In Brooklyn a young man called Strike (Mekhi Phifer) takes up hustling for a local drug boss, Rodney (Delroy Lindo). When a murder takes place, and Strike’s brother Victor (Isaiah Washington) is arrested, Strike comes to the attention of NYPD homicide detectives Rocco Klein and Larry Mazilli (Harvey Keitel and John Turturro).
This is one of Lee’s most serious films, with a far more naturalistic visual style than much of his other work. While films like Get On the Bus, Crooklyn and Do The Right Thing all deal with serious issues and are often realistic and dramatic, they are also bright and humorous, thanks in part to Lee’s visual style. Clockers keeps the focus well and truly on the drama, in some of Lee’s most hard hitting stuff, with a greater level of violence than his other work.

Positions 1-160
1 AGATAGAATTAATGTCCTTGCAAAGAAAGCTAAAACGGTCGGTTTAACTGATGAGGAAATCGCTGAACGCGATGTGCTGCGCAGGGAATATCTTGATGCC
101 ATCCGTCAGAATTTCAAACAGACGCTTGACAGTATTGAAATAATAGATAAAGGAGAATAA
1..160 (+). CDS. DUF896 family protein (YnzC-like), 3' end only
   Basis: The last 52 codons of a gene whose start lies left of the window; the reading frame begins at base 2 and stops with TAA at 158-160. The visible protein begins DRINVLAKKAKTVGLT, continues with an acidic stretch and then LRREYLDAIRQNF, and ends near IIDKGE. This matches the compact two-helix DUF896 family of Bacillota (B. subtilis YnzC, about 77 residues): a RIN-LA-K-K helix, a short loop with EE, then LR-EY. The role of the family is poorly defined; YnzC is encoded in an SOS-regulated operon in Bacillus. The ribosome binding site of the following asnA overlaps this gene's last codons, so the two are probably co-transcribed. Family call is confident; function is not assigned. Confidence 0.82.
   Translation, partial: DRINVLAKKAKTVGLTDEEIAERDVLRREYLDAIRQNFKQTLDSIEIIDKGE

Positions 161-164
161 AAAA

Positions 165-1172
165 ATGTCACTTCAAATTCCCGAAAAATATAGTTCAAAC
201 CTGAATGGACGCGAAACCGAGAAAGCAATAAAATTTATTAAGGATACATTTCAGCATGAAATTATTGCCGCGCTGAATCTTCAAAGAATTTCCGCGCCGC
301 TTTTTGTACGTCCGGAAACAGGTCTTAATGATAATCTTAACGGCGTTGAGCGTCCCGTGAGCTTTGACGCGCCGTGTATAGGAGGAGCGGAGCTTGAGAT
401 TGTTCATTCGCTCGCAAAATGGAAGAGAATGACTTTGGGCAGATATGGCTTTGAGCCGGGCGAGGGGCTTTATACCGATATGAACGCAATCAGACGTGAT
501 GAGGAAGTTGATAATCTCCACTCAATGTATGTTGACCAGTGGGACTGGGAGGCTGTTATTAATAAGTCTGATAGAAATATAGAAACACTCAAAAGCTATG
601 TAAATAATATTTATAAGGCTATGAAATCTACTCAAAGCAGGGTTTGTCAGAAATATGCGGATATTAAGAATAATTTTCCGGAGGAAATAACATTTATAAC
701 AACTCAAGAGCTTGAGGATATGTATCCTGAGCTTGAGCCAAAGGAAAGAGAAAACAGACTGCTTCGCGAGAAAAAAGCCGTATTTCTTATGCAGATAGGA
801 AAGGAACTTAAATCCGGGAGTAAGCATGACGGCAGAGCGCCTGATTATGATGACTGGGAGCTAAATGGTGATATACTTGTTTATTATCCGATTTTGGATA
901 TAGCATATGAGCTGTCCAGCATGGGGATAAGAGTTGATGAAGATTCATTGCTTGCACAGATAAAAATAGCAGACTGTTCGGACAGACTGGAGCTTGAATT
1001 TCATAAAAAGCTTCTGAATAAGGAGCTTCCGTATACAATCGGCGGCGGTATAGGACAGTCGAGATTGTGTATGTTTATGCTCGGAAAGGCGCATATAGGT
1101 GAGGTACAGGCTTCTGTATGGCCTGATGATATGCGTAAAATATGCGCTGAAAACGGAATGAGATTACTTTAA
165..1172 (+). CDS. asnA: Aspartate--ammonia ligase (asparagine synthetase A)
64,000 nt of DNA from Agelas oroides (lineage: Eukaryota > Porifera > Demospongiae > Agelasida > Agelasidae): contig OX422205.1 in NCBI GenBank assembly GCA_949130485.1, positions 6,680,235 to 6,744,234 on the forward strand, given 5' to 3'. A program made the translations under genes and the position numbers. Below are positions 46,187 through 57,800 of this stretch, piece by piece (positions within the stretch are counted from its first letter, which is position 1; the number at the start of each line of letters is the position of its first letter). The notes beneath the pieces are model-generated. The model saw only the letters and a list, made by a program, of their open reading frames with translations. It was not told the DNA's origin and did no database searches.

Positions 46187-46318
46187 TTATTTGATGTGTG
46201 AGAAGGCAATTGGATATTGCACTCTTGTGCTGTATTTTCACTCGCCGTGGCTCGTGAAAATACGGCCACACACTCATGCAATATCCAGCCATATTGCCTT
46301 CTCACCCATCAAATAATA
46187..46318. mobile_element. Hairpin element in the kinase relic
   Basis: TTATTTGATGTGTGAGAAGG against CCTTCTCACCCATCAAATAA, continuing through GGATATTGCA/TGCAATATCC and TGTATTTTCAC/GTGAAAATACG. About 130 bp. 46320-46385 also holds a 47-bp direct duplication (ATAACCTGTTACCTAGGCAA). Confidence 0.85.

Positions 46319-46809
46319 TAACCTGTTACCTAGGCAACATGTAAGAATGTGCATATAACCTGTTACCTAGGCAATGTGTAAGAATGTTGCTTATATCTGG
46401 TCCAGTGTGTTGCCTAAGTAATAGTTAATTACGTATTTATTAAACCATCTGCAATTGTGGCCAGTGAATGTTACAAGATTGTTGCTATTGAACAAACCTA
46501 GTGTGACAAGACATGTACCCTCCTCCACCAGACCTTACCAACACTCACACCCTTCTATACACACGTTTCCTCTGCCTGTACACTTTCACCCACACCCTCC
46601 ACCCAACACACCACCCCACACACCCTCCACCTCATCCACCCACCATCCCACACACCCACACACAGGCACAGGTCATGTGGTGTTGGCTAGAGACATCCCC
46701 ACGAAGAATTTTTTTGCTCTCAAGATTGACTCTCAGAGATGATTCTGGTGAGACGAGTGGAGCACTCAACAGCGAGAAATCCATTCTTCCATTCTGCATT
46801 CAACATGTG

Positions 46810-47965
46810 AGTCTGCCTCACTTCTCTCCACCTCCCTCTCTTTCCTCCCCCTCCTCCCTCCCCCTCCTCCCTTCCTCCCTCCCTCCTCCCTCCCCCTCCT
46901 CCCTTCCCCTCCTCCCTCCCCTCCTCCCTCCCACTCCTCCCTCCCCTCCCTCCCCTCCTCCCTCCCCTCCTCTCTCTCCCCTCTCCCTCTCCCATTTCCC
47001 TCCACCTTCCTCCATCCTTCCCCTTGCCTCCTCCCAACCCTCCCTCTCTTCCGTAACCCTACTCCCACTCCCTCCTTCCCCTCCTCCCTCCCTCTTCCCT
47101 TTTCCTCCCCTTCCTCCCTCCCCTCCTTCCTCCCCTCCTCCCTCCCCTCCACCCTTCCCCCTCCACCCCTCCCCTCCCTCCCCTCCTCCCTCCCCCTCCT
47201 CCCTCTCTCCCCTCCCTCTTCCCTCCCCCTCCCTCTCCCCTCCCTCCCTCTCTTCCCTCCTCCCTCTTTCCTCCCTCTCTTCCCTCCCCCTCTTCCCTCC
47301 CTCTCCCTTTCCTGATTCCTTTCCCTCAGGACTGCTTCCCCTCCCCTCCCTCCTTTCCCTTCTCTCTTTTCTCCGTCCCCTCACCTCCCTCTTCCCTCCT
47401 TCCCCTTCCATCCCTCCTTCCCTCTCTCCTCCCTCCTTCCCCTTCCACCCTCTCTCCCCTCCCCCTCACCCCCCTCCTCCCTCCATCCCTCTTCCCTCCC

All the characters here are flawed, and Lee remains typically non judgemental. The people in this film are a product of the area they were born into, but this is never used as an excuse for their actions. He coaxes strong performances from his cast, and only pops up for a brief cameo himself, compared to the more substantial parts he usually takes.
With more hardcore drug use, there is far less sense of community and camaraderie than in his other films, with suspicion and hostility ruling the day. The soundtrack is a mixture of pop and more serious orchestral sounding music to set the tone for the darker scenes.
Here Lee shows that you don’t need to constantly discuss problems to address them in film, and makes a gripping drama in the process. As forthright as La Haine and as honest as Precious, Clockers refuses to dumb down and is all the better for it.